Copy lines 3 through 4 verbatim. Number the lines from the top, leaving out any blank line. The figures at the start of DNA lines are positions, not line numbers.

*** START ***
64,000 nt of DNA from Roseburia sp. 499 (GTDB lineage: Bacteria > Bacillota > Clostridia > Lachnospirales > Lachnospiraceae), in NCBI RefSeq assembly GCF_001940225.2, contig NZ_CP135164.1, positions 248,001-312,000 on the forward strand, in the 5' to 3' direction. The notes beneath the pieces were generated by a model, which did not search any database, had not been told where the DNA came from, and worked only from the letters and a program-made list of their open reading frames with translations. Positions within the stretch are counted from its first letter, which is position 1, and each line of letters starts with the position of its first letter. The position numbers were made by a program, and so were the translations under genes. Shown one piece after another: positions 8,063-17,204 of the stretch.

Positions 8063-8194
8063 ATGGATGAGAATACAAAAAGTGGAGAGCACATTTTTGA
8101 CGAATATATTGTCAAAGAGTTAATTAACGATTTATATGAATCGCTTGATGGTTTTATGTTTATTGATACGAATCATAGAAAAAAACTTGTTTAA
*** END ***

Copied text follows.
8063 ATGGATGAGAATACAAAAAGTGGAGAGCACATTTTTGA
8101 CGAATATATTGTCAAAGAGTTAATTAACGATTTATATGAATCGCTTGATGGTTTTATGTTTATTGATACGAATCATAGAAAAAAACTTGTTTAA